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These stories were published Wednesday, Dec. 22, 2004, in Vol. 4, No. 253
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Some tips for Ticos from an expert on windy and chilly
Based on our long experience living in the frigid north, we have some tips for Ticos who are facing a bone-chilling cold wave in the Central Valley.

1. Give up drinking ice with your beer. Ice is good when the sun beats down, and the nearest refrigerator is a block away. With 25 mph winds whipping through the city, you do not need ice. Honest.

2. Old lottery tickets make good kindling. Everyone has piles of worthless lottery tickets. Make a little campfire but watch the smoke.

3. This is especially for the young ladies. Look, if you are running around in the arctic wind with low-cut jeans, a bare midriff and sandals, do not be surprised that you are cold. It may be the national uniform, but a big, oversized soccer football jersey might save you from pneumonia or worse.

4. This is especially for the macho guys: Get out of the rain when it sprinkles. Even if you refuse to carry an umbrella, the brief storms every half hour are bound to soak your clothes if you do not get out of the drizzle. See above about pneumonia.

5. Fix that window that was broken in 1998 or 1999. 

6. Have you heard about hats?

7. Fresquito is nice when it means a little breeze on a humid day. Fresquito does not mean a frigid gust that will rip the paint off the walls.

8. It is not God’s will that you freeze. God wants you to wear layers of clothes, stay warm and drink hot tea. You cannot do His bidding when you are sneezing your head off.

—Jay Brodell

 
Alajuela man sanctioned by SEC over stock scheme in U.S.
By the A.M. Costa Rica staff

A U.S. administrative law judge has ordered that a man now living in Alajuela be barred from participating in any offering of penny stock.

The man is Donald L. Knight, 62, formerly of Edmund, Okla. 

The judge is James T. Kelly, who works in the U.S. Securities and Exchange Commission, the investment regulator.

Kelly said that he found that a number of allegations investigators had raised against Knight were true. One allegation is that Knight used false press releases and false reports to pump up the price of stock shares in 

Broadband Wireless International Corp., a telecommunication company, from 12 cents to $12 by February 2000.

Knight sold millions of shares of company stock, realizing at least $5 million from the sales, said the allegations.

The judge said he held a telephone conference with the Securities and Exchange commission and Knight Thursday and "Knight stated that he was willing to accept a default, and would not oppose the imposition of a penny stock bar, which is the only sanction at issue in the proceeding."

The judge said that his decision was made in the public interest and for the protection of investors.

 
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Rainfall diminishes
on Caribbean slope

By the A.M. Costa Rica staff

Heavy rain caused landslides and drove 256 persons from their homes in the Province of Limón, but officials said Tuesday night that conditions have improved and the rain has lessened.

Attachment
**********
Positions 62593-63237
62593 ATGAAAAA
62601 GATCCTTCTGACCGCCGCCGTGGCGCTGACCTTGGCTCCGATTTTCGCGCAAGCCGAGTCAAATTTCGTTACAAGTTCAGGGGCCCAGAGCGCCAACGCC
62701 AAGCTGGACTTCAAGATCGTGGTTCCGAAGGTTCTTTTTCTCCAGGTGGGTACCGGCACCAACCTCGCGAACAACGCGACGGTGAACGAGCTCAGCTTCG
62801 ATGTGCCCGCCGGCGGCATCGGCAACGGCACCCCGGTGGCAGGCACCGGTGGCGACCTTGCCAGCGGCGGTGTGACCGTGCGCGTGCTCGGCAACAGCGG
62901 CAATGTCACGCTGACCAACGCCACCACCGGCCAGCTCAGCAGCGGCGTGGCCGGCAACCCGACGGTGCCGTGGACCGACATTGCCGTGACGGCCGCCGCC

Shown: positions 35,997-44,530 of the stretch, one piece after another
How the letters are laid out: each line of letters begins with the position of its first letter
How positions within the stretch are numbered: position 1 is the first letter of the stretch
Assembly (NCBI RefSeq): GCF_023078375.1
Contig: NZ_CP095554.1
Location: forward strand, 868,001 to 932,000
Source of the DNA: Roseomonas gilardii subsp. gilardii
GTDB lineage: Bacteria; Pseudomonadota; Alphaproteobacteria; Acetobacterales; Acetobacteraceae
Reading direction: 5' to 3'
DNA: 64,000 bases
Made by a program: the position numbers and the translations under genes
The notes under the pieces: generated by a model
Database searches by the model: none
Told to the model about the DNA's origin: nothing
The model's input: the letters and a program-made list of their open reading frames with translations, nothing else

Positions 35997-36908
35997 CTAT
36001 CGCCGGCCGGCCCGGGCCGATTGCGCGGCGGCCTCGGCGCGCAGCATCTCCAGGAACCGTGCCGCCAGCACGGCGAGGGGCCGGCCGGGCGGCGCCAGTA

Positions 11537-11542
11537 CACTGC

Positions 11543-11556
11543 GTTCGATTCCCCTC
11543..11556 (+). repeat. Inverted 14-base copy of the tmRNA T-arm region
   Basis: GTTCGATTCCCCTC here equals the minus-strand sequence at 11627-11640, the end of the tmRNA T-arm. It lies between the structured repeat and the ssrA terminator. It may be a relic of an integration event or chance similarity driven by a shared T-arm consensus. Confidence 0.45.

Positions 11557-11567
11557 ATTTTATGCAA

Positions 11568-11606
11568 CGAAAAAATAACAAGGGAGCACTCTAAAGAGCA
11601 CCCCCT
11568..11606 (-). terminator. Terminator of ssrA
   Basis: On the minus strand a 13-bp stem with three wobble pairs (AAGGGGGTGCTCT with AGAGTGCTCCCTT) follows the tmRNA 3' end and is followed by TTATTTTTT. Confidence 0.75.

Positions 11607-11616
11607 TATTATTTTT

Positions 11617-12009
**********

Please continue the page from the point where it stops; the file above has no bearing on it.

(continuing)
The Braulio Carrillo highway, Route 32, was blocked Tuesday by a landslide at Kilometer 18. This is the main San José-Limón highway. Another blockage was reported in the Province of Heredia at Vara Blanca on Route 126. The road from Turrialba to Siquirres was slowed because of a landslide there.

The Comisión Nacional de Prevención de Riesgos y Atención de Emergencias continued to maintain an alert on the Caribbean slope where much of the flooding took place. A cold front was responsible for the rains over the weekend.

Siquirres, Batán and Matina had the most refugees from flooding, although the numbers are declining as relatives take in family members from public shelters.

Problems ranged as far south as Talamanca.

The Río Colorado continues to flow out of its banks even though rain has diminished.

The emergency commission urged residents to keep up their guard because the ground is saturated. The period may be called the dry season elsewhere in Costa Rica, but now is the time for the greatest precipitation in the Province of Limón, the commission said.

Judge awards Calderón
more time in prison

By the A.M. Costa Rica staff

Former president Rafael Ángel Calderón Fournier probably will not make it home for Christmas. A criminal judge gave him six more months of preventative detention Tuesday.

Unless his lawyers are successful in an appeal, the former president will remain in jail at least to June 22, according to a spokesperson for the judiciary.

Calderón is being investigated for financial crimes involving allegations of kickbacks on government contracts. He was jailed two months ago. That term also was for six months, but an appeal judge reduced the term to two months.

The prosecutor in charge of financial crimes sought additional time Friday. The decision was made known Tuesday.

Miguel Ángel Rodríguez Echeverria, another ex-president, also is in prison while an investigation takes place. His wife just returned from the United States and has been visiting him.

Calderón served from 1990 to 1994 but continued in a political power role. Rodríguez served from 1998 to 2002.

Missing Italian girl
sought in Costa Rica

By the A.M. Costa Rica staff

The Italian Embassy in Costa Rica has released a photograph of a child who has been missing from her 

Denise Pipitone
home in Italy since Sept. 1. They said there is evidence the child may be in Costa Rica. 

The girl, Denise Pipitone, is now 4 years old. Her birthday was Oct. 26. 

She disappeared from the front of her home in Mazara del Vallo, Sicily. Denise was being looked after by her grandmother while she played. Italian police said that they